Social Distance as Wilderness

Social Distance as Wilderness

Wilderness and desert are often motifs that are evoked during Lent. They are spaces of transformation, of reform. For the people of Israel, the time spent wandering in the wilderness was a time of learning how to live as people who are free. How do we live as people centered around the love of God and the love of neighbor? 

Israel had spent generations enslaved in Egypt. As Walter Brueggemann points out in his work, people do not simply leave behind an exploitative system. Exploitation forms our imaginations defines what we believe is possible. Unlearning these systems and mindsets takes time and intention. Or as Mavis Staples puts it in her song “Change,” “What good is freedom if we haven’t learned to be free?” 


Fasting is often framed in terms of a self-imposed wilderness, an abstaining from something in order to return our focus more fully to the Divine. Perhaps we’ve become so enamored with being busy we’ve forgotten how to actually love the people we’re constantly walking past. Perhaps we’ve become so consumed with meeting our own needs and desires we’ve forgotten that at the end of the day, we all belong to one another. None of us is an island.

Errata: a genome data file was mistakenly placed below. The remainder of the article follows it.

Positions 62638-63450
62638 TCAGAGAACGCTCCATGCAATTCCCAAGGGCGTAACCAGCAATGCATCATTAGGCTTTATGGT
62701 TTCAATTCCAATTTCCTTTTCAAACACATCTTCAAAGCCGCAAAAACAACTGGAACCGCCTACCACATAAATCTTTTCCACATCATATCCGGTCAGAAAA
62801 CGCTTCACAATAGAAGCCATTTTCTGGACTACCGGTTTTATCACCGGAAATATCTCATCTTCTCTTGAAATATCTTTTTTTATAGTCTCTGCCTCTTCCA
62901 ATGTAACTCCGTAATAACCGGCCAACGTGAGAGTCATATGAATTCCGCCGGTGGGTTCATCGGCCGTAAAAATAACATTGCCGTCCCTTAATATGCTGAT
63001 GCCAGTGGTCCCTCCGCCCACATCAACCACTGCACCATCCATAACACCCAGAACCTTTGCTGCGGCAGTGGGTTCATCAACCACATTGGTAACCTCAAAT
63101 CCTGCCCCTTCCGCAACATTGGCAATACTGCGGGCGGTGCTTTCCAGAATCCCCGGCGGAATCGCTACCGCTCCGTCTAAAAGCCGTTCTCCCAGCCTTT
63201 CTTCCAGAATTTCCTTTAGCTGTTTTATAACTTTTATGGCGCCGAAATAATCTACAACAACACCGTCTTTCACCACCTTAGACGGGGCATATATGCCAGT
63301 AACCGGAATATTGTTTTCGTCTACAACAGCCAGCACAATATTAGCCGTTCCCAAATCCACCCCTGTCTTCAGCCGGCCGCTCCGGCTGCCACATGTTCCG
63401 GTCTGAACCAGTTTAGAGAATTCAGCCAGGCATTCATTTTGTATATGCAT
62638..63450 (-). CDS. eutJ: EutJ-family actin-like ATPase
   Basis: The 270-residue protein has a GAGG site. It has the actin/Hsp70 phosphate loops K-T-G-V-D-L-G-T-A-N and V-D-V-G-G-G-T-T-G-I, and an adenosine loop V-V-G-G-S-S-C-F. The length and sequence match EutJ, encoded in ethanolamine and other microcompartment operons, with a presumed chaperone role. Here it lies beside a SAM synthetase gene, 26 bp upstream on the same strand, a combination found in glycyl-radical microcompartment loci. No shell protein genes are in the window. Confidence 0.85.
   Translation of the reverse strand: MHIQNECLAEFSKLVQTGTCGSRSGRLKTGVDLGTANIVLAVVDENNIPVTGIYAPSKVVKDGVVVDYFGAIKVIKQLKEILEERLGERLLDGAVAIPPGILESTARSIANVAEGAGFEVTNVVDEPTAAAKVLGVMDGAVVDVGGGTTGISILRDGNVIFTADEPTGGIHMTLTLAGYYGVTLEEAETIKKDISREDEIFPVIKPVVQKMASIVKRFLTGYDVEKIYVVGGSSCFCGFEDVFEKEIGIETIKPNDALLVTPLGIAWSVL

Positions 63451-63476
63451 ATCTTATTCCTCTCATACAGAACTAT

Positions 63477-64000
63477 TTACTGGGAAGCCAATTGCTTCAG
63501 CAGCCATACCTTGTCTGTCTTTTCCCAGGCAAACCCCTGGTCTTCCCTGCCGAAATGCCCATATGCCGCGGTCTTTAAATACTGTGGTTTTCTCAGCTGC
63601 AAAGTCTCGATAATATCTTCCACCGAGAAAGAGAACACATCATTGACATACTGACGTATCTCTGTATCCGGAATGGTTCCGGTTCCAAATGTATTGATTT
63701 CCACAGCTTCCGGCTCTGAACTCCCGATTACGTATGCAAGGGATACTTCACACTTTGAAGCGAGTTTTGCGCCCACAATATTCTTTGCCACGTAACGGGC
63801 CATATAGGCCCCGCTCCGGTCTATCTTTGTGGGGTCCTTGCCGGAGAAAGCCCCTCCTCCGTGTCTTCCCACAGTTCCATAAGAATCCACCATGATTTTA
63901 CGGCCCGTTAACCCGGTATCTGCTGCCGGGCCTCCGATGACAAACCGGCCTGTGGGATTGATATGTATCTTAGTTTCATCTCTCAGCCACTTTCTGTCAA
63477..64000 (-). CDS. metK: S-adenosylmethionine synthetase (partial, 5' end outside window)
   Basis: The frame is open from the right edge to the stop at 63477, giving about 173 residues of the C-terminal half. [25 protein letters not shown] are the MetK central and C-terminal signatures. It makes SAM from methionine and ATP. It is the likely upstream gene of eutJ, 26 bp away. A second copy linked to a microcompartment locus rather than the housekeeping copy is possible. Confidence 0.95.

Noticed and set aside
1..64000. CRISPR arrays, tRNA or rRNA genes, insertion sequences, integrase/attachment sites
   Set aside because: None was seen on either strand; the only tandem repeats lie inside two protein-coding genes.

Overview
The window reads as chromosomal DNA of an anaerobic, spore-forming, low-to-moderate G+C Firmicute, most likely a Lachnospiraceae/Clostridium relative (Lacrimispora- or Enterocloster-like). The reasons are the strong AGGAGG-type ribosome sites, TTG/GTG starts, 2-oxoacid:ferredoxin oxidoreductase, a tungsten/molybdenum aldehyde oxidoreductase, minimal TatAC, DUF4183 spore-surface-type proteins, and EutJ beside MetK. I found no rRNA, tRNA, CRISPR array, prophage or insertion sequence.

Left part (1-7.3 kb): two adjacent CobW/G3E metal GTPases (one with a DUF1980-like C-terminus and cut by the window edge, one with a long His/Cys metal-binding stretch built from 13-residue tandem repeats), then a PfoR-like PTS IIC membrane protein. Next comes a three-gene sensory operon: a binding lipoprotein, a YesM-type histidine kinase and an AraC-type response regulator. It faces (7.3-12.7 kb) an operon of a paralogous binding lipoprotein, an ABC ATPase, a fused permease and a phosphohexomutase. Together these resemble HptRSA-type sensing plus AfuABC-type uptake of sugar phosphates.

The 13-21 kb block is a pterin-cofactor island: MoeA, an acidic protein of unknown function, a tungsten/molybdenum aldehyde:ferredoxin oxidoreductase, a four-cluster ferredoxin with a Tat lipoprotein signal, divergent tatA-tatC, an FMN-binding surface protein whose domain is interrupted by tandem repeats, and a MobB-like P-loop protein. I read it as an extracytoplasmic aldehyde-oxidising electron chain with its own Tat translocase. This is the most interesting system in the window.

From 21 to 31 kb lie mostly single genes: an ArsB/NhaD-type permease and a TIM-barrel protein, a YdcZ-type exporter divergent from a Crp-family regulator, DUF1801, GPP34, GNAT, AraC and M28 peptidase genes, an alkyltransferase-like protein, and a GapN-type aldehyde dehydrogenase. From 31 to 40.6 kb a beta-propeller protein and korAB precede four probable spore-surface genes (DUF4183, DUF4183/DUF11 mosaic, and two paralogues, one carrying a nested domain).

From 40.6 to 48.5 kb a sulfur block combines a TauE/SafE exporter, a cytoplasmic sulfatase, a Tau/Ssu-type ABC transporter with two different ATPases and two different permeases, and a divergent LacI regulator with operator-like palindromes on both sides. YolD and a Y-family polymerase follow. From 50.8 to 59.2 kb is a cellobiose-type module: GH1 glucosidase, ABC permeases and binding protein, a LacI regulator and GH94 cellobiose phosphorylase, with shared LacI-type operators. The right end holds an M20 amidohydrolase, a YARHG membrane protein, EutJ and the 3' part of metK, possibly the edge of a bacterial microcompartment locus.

In this time where so many of us are social distancing, what if we approach this wilderness time as a time when we allow our imaginations to be reformed when we push our social institutions to be centered on love and care for one another than exploitation? 


As we are physically distant from one another, what if we become more open-hearted and honest with one another? 


As we are limited in our ability to go out and buy and consume, what if we evaluated not taking more than we need so that all may have enough? 


As we are all taking measures to protect the vulnerable in our society, what if we shifted our mindset to always considering others above ourselves? Towards loving and protecting one another, even if it feels inconvenient or disruptive. 


As governments around the world shift to make provisions in both time and resources to provide for people, what if we asked why we were okay with so many stretched so thin in the first place? 


May we enter these long, challenging days ahead seeking how we might be transformed on the other side. Perhaps these days of distance could be a wilderness that teaches us more about how to live together as people who are free.


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